- January 16, 2014
Post submitted by Mark Dann, Regional Campaign & LGBT Outreach Manager, Compassion & Choices
In 1994, Oregon voters went to the polls to pass the first Death with Dignity Act in our nation’s history. The Oregon law was a direct response to the AIDS crisis when so many were terminally ill and horribly suffering that many felt there needed to be better treatments and options at the end of life. As the Stonewall Generation ages, it is heartbreaking that after a lifetime of fighting to extend greater rights to future generations, they may face very restricted rights at the end of life.
A Death with Dignity law allows a mentally competent, terminally ill adult to request a prescription for self-administered medication to end their life in a humane and dignified way. Death with dignity should be part of an existing suite of options, such as palliative and hospice care, available at the end of life. Death with Dignity laws have now been adopted by Washington, Montana and Vermont, and we expect a growing number of states to pass Death with Dignity laws in the near future.
In the lead-up to the 1994 Oregon vote and in subsequent votes and court decisions, LGBT rights and the Death with Dignity movements have become intertwined. Both seek to expand personal liberty, dignity and freedom for people to make their own choices with their bodies and their lives as they see fit--which is why GLMA, Health Professionals Advancing LGBT Equality (the world's largest and oldest association of LGBT healthcare professionals) has endorsed Death with Dignity legislation in New Jersey and Massachusetts.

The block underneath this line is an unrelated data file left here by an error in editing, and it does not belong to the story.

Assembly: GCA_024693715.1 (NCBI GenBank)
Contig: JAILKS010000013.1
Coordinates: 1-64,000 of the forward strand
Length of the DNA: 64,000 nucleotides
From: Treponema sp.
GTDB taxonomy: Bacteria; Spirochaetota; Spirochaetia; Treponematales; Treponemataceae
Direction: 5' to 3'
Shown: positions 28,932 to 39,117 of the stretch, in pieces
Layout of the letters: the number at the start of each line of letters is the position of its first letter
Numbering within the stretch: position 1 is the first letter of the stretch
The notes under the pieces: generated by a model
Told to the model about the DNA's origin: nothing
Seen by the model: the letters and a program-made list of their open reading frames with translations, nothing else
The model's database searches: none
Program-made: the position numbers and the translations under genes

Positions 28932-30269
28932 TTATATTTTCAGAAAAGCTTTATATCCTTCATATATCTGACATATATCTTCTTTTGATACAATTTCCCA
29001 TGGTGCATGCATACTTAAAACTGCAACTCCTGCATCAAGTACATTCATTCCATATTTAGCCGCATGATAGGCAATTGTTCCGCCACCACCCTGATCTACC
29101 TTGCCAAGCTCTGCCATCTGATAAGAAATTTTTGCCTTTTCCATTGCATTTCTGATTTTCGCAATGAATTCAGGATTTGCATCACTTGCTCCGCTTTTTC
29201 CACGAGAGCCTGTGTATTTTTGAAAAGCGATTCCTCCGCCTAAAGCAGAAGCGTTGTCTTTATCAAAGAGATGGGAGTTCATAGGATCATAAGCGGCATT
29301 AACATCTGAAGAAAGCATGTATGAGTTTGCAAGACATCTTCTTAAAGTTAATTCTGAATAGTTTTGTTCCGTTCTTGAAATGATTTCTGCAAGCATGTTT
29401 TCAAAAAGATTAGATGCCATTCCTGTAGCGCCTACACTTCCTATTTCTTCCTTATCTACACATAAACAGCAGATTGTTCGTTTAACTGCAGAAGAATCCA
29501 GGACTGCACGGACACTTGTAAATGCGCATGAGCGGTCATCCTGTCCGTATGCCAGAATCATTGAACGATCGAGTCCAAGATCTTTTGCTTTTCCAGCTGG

During the AIDS crisis, our community developed a strong network of caring and supportive doctors with whom all subjects were on the table in order to survive. These open and forthright conversations saved countless lives. As members of the LGBT community age, continuing these open conversations on end-of-life matters is critical to having a peaceful death.
As we know, aging can be particularly difficult for members of the LGBT community. Some may be estranged from family members, single and/or without dependents. When it comes time to discuss end-of-life treatments and options, it is critical for LGBT patients to have a solid relationship with their physicians, since their support network may be limited. Clear rules on death with dignity give patients and care providers assurance that they are operating clearly within the law.
Often at the end of life we must make decisions between what is sad and what is worse. A clear part of death with dignity is that we want to make sure people do not take matters into their own hands and die a violent death. LGBT patients may have to make healthcare decisions alone. Death with Dignity laws help people engage the heathcare system, examine all available options and not take up violent means to end their lives.
Many of us envision a quiet and peaceful death at home surrounded by love and our loved ones, rather than in a hospital surrounded by bad fluorescent lighting and hooked up to machines and tubes. Death with Dignity legislation is insurance against the worst.
The Stonewall Generation fought very hard so we can live our lives with dignity and honor. Now it is time to do the same for them. For more information about what you can do, visit Compassion and Choices to get connected to activists in your area.